Nexdock – Cutting the Cable

We’ve had a somewhat chequered relationship with the Nexdock here at TDL. Conceived in the excitement of Microsoft’s Continuum, the eventual product did exactly what it intended to and provided a screen and keyboard to give a laptop experience when attached to a Windows Phone. Unfortunately, Windows Phone was somewhat less successful than Microsoft may have hoped, and many Nexdocks have found a second life as extra screens, or as a way of creating a mobile Raspberry Pi. Indeed, my conclusion was that as a base for a Pi, the Nexdock made a lot of sense, even if it combined the looks of an Apple Macbook Air with materials that might make VTech say “steady on…”

During Ian’s review of the Nexdock in Continuum mode, the battery appeared to give out and refuse to recharge. Subsequent attempts to pair the Nexdock with a Pi again would result in a few seconds of use followed by a blank screen. It appeared that the £85 laptop shell was dead.

Enter Nexdock’s excellent online support and a screwdriver.

NexDock’s support reckoned that my laptop may be from late in the production run, where NTC (Negative Temperature Coefficient) was wired in by mistake. Since the guts of the NexDock does not support this, the battery would not charge. Refreshingly, the Nexdock can be taken to pieces painlessly in the way that a Macbook Air cannot, and with the removal of 6 screws, the back can be removed and the battery connector inspected.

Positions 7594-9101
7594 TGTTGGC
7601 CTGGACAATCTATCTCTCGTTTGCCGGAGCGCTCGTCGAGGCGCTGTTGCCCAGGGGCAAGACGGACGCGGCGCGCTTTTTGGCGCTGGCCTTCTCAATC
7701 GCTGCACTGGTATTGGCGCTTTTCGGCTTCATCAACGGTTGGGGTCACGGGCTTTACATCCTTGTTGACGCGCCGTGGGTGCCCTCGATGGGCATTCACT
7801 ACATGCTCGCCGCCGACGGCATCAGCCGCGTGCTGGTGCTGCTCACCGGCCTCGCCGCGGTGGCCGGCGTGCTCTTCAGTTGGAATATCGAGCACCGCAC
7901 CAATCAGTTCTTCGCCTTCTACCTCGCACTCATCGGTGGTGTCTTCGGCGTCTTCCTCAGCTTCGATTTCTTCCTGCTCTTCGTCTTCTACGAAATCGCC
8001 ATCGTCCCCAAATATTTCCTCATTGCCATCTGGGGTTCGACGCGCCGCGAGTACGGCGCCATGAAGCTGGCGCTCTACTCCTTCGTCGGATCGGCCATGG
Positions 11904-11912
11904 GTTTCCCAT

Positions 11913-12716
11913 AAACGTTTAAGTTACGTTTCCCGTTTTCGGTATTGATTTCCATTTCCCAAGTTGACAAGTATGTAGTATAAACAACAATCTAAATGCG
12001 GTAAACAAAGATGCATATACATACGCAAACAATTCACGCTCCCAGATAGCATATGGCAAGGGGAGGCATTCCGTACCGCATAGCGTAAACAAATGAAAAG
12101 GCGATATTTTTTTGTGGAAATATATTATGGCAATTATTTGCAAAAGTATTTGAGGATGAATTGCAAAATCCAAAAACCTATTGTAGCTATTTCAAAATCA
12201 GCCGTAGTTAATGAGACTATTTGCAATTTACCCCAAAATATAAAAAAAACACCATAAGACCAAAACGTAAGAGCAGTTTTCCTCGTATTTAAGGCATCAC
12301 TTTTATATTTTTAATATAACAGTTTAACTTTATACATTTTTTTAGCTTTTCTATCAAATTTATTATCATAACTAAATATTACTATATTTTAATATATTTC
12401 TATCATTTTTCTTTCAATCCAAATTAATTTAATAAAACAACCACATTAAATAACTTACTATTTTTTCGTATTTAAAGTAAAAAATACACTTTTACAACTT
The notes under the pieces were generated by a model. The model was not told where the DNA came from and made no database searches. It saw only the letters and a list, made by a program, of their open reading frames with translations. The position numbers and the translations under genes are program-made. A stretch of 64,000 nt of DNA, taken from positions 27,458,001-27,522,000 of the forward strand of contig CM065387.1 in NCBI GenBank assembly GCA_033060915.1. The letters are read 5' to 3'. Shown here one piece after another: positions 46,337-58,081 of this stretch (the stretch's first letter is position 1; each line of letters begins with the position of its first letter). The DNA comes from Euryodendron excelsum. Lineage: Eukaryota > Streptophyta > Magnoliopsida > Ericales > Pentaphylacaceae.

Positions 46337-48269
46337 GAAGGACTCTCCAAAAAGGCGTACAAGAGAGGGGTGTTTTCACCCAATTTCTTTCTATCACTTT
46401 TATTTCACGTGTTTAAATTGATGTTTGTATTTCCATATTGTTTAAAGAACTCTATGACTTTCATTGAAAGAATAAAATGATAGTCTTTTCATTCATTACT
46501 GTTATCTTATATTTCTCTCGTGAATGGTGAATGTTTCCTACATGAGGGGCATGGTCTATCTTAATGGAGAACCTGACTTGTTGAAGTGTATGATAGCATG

The culprit is a single white cable on the battery connector, which is a similar connector to the one that I broke on my Mac Mini during a ham-fisted upgrade attempt. The NexDock is clearly built of sterner stuff and successfully resisted my attempts to destroy it. “Cut the cable” instructed NexDock’s support which I did (after taking a bit of a deep breath.) And I am happy to report that this bit of manual interaction resolved the issue, and my NexDock is once again rocking and rolling with my Pi 3.

Hopefully the next iteration of the NexDock will continue to buck the trend of sealed computers and allow for the potential of DIY repairs when things go wrong rather than consigning faulty equipment to the embrace of a landfill.

About the author Richard Speed:
Spaceflight enthusiast and tech hobbyist.
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